Fitness Magazine

Meeting Death at the Front Door

By Ninazolotow @Yoga4HealthyAge
by Nina 
"Research shows that most Americans do not die well, which is to say they do not die the way they say they want to — at home, surrounded by the people who love them. According to data from Medicare, only a third of patients die this way. More than 50 percent spend their final days in hospitals, often in intensive care units, tethered to machines and feeding tubes, or in nursing homes.” —Dan Gorenstein from “How Doctors Die”
Yesterday I heard a very moving piece  How Doctors Die on NPR that made me think again about an issue close to my heart: being able to face death with courage.

Meeting Death at the Front Door

by Melina Meza

My mother died of breast cancer at age 85, and she was able to die with hospice care at home without any invasive procedures, any time in a nursing home or being “tethered” to any machines. Because I was talking to her doctors for her and coordinating her care, I can testify that this was only possible because my mother was clear-eyed about her condition and was willing to admit she had a terminal condition. In fact, one of the requirements for beginning hospice care is for the patient to agree to no more potentially “curative” treatments (hospice provides comfort care only). So this means being willing to face the fact that you are dying.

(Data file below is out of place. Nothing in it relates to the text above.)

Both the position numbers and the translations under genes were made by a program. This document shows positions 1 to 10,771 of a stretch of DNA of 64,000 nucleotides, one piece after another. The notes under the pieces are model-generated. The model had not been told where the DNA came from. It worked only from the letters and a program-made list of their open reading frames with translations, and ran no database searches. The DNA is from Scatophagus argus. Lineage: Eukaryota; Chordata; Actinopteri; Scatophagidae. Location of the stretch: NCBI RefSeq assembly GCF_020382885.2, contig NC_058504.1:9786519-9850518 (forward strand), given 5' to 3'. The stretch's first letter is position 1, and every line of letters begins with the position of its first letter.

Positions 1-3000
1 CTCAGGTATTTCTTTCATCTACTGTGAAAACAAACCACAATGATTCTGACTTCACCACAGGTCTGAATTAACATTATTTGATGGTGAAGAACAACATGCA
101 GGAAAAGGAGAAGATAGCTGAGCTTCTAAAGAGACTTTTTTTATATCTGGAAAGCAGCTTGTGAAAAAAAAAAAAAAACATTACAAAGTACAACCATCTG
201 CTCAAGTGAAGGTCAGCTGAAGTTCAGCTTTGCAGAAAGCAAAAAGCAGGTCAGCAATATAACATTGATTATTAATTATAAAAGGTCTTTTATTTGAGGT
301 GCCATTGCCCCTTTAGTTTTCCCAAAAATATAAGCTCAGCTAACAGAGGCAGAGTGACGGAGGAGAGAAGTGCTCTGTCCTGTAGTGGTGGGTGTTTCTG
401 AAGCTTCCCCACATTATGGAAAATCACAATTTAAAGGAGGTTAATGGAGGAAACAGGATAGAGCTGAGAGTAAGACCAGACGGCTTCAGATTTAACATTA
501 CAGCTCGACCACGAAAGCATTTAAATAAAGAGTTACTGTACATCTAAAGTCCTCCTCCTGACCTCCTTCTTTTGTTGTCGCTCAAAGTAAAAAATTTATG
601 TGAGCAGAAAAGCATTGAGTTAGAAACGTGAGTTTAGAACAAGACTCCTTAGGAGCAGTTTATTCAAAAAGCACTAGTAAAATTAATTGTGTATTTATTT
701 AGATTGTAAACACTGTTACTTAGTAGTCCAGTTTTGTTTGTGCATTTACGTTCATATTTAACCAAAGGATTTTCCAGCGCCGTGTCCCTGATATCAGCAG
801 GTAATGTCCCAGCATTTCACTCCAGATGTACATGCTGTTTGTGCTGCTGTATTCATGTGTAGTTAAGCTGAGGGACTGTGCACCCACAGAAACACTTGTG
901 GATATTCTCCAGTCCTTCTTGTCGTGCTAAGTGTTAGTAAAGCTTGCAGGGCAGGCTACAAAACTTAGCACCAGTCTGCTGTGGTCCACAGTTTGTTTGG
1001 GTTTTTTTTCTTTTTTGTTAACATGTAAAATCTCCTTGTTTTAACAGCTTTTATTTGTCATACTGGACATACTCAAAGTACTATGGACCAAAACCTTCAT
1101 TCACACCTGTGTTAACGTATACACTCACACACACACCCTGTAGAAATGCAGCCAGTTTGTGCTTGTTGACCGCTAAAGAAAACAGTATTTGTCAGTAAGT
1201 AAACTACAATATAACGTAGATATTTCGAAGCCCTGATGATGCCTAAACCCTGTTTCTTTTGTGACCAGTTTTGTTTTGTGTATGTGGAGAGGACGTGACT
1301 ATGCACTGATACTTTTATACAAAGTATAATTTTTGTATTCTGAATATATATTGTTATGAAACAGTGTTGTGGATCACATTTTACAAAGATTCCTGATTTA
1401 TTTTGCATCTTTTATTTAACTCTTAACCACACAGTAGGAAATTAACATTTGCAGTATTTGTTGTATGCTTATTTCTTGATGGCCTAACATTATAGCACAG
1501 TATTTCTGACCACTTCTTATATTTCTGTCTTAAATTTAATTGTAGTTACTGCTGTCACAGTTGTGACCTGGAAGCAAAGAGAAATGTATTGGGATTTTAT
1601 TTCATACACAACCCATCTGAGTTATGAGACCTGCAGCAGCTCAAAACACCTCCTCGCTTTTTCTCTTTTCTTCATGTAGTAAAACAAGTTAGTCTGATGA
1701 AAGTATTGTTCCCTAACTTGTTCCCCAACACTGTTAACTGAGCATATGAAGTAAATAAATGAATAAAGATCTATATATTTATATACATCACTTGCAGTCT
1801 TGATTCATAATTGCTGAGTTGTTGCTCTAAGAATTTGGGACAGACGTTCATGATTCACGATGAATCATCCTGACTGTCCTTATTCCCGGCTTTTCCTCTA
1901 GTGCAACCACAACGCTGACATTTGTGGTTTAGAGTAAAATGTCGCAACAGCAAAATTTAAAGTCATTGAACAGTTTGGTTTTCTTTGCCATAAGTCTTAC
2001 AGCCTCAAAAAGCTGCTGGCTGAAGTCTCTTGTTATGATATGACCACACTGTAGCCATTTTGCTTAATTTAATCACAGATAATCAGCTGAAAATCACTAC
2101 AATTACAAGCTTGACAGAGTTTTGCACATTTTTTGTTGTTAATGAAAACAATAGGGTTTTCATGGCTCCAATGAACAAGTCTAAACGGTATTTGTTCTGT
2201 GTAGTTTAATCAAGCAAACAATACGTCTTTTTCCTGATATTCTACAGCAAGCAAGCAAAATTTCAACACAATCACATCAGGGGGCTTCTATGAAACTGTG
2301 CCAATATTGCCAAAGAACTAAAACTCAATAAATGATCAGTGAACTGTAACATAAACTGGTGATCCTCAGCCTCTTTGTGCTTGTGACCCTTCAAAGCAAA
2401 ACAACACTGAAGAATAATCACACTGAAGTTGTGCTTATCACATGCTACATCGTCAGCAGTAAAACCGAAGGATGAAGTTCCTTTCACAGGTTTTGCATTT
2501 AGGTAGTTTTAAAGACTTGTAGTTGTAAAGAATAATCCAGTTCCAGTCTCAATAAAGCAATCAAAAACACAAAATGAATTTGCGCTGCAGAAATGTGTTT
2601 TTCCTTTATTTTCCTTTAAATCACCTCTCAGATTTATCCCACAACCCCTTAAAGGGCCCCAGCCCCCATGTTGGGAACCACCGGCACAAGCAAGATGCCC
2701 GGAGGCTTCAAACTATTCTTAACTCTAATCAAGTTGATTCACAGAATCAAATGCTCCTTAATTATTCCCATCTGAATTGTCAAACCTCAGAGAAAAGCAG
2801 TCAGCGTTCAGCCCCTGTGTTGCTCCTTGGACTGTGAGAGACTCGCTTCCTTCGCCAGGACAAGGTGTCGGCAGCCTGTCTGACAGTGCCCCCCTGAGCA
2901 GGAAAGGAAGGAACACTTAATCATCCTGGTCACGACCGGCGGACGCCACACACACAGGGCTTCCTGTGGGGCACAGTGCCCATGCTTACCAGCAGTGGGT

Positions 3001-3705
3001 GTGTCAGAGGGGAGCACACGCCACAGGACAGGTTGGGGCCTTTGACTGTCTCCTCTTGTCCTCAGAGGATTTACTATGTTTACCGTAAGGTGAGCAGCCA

The piece on NPR and the companion piece in the New York Times article How Doctors Die: Showing Others the Way made the same point. The doctors in the article were able to choose the way they died—and lived while they were in the process of dying—because they had their medical knowledge helped them face the truth of their situations. Realizing that her condition had become terminal, Dr. McKinley decided to turn down more treatment and to begin hospice care.
"What Dr. McKinley wanted was time with her husband, a radiologist, and their two college-age children, and another summer to soak her feet in the Atlantic Ocean. But most of all, she wanted “a little more time being me and not being somebody else.” So, she turned down more treatment and began hospice care, the point at which the medical fight to extend life gives way to creating the best quality of life for the time that is left."—Dan Gorenstein
While some people do very much want to die in a hospital, I believe that most of us do not. And to make that happen, either for ourselves or for our loved ones, we must be as clear-eyed and honest with ourselves as my mother and the doctors portrayed by NPR and the New York Times were. That takes a lot of courage.
"BRAVE. You hear that word a lot when people are sick. It’s all about the fight, the survival instinct, the courage. But when Dr. Elizabeth D. McKinley’s family and friends talk about bravery, it is not so much about the way Dr. McKinley, a 53-year-old internist from Cleveland, battled breast cancer for 17 years. It is about the courage she has shown in doing something so few of us are able to do: stop fighting." —Dan Gorenstein